But for some families, the choice process begins and ends with the question: Is the building fully accessible?

The federal Americans with Disabilities Act requires public buildings constructed after 1992 to be fully accessible to people in wheelchairs. However, most New York City public school buildings were constructed prior to that law, and high construction costs have limited the number of new, fully accessible buildings.

As a result, a shocking 83 percent of New York City schools have been found non-compliant with the ADA, according to a two-year federal Department of Justice investigation whose findings the city Department of Education largely disputes. Recently, the city’s Office of Space Management has begun surveying buildings for full accessibility, but more work remains to be done.

One parent’s struggle to find a school suitable for her son, who has a physical disability but no cognitive issues, illustrates what a major role accessibility plays in some families’ decision-making.

Melanie Rivera is the mother of two and a native New Yorker living in Ditmas Park in Brooklyn’s District 22 who shared her story with me — and gave me permission to share it with others. Here is what she told me, in her own words:

My son Gabriel is seven years old. He was born with a condition called arthrogryposis, which affects the development of his joints. His hips, knees, and feet are affected and he has joint contractures, so his legs don’t bend and straighten the way most people’s do. In order to get around, he uses a combination of crutches and a wheelchair.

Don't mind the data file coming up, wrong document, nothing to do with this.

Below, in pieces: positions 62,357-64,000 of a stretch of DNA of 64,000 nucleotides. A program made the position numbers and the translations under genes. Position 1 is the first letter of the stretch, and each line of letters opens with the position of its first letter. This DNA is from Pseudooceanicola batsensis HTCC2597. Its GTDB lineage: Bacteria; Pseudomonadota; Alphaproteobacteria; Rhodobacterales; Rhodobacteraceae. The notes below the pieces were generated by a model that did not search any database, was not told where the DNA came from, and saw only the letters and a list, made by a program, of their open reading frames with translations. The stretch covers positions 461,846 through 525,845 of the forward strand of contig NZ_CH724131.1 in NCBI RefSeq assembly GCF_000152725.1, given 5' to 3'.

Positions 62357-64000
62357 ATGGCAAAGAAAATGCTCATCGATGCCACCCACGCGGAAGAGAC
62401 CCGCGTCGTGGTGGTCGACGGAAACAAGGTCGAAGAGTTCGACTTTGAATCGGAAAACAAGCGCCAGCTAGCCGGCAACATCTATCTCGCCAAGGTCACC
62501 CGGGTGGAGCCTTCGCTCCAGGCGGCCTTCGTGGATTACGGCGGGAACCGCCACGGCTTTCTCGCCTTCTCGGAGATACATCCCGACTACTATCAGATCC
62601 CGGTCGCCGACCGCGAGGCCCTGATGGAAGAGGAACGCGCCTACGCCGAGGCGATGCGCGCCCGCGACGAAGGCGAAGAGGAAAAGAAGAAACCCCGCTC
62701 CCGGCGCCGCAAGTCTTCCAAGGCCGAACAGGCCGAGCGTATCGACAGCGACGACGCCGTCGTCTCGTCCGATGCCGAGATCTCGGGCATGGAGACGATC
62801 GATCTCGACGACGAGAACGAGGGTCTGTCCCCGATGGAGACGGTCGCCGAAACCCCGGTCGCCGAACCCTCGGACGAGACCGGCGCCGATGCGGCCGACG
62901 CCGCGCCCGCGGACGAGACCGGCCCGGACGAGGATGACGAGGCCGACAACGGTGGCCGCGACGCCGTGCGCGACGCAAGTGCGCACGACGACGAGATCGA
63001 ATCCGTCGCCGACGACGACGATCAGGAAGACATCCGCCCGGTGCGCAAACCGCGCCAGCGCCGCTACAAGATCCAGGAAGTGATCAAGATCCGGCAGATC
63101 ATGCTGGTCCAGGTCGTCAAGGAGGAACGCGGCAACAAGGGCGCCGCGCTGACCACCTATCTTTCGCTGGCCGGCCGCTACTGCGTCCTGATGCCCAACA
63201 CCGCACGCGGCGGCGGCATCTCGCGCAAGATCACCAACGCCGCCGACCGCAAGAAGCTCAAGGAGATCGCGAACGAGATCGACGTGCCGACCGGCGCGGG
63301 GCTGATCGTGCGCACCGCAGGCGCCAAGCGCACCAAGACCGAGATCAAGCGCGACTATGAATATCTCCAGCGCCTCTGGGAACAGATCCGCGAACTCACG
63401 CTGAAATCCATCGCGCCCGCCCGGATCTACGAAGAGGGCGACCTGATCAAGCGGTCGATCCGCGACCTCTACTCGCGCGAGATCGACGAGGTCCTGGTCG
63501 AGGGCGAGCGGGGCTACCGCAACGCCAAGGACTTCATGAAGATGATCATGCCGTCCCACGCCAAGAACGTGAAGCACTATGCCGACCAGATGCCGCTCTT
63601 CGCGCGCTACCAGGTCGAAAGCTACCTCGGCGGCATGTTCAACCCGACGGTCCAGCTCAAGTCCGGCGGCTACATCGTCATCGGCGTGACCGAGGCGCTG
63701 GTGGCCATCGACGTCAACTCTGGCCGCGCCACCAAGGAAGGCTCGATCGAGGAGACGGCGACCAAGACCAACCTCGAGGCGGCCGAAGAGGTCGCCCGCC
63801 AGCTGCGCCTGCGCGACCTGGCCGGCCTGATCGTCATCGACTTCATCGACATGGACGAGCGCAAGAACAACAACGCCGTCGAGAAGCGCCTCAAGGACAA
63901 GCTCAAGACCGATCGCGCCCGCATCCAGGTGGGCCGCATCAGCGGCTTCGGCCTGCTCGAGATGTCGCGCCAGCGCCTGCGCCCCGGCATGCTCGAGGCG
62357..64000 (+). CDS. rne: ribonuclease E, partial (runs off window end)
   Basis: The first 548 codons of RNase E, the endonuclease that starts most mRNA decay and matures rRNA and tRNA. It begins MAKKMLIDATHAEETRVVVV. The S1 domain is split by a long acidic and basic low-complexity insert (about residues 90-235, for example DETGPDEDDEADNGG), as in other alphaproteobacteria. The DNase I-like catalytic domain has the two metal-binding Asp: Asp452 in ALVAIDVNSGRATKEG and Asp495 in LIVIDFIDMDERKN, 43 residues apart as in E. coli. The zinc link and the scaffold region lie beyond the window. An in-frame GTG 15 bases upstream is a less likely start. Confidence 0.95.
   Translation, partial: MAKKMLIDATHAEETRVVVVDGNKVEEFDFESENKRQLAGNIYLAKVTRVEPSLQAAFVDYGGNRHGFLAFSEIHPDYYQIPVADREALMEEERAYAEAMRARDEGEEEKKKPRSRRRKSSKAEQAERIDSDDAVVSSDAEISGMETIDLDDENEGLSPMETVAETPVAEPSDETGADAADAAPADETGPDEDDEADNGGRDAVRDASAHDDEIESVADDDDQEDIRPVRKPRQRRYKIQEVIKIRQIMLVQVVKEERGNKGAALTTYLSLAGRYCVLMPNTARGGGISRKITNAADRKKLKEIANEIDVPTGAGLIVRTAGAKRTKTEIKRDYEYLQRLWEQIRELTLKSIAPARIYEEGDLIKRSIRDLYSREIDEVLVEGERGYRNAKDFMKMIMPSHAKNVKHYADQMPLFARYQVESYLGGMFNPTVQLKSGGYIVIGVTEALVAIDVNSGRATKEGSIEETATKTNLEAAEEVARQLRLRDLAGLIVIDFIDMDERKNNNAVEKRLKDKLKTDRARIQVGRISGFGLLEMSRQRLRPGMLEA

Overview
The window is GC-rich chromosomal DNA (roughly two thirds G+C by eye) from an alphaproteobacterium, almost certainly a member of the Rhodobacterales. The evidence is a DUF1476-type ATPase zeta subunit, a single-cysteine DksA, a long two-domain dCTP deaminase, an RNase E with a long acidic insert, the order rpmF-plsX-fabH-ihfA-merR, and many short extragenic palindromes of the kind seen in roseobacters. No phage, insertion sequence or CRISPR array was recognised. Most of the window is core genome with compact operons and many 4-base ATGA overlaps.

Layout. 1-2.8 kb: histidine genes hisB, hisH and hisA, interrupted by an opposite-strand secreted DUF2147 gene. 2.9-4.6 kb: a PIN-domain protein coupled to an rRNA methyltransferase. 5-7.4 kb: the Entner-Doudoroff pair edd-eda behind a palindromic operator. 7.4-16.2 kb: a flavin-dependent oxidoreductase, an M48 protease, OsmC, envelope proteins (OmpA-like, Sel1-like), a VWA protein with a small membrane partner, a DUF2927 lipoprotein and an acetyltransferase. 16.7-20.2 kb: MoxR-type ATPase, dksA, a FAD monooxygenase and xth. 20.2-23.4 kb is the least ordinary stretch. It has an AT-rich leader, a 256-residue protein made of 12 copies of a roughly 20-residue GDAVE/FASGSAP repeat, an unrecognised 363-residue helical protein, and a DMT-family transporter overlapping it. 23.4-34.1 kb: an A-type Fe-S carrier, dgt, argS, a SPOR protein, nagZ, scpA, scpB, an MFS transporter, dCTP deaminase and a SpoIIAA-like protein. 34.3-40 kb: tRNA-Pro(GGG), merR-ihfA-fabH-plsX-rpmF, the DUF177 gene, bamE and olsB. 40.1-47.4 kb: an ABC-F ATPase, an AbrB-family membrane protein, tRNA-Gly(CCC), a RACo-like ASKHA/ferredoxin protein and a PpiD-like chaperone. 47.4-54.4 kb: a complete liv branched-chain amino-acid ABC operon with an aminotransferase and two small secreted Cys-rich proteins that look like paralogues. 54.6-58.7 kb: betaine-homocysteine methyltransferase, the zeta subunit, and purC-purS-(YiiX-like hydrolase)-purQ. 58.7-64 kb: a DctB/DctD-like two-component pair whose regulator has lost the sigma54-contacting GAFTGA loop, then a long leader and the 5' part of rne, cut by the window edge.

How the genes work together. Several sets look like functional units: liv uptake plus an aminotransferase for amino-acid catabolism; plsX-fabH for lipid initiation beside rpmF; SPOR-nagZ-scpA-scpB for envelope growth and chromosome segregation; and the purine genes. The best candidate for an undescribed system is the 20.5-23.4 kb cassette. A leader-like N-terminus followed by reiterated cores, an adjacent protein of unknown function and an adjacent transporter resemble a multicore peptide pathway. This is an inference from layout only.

Before I had my differently-abled son, I was working in a preschool for children with special needs. The kids I worked with had cognitive developmental disabilities.

Despite my professional experience, I was overwhelmed when it was my turn to help my child with different abilities navigate the public school system. I can only imagine the students falling by the wayside because their parents don’t have that background.

When I was completing my son’s kindergarten application, I couldn’t even consider the academics of the school. My main priority was to tour the schools and assess their level of accessibility.

There are only a couple of ADA-accessible schools in my district, and there was no way of indicating on my son’s kindergarten application that he needed one. When we got the admissions results, he was assigned to his zoned school – which is not accessible.

I entered lengthy and extensive mediation to get him into an ADA-accessible school. At that point, I knew I would just have to take what I could get. For families whose children have special needs, “school choice” can ring hollow.

The process of finding any accessible school was a challenge. The DOE website allows families to search for ADA-accessible schools. But the site describes most schools as “partially accessible,” leaving it up to parents to call each school and say, “What do you mean by this?”

When I called the schools and asked, “Are you a barrier-free school?” the staff in the office didn’t know what the term meant. They might reply, “Oh yeah, we have a ramp.” I’d have to press further: “But can you get to the office? Can you get to every floor in the building?” The response was often, “Oh, I don’t know.”

Even the office staff didn’t know. But for my son’s sake, I needed to know.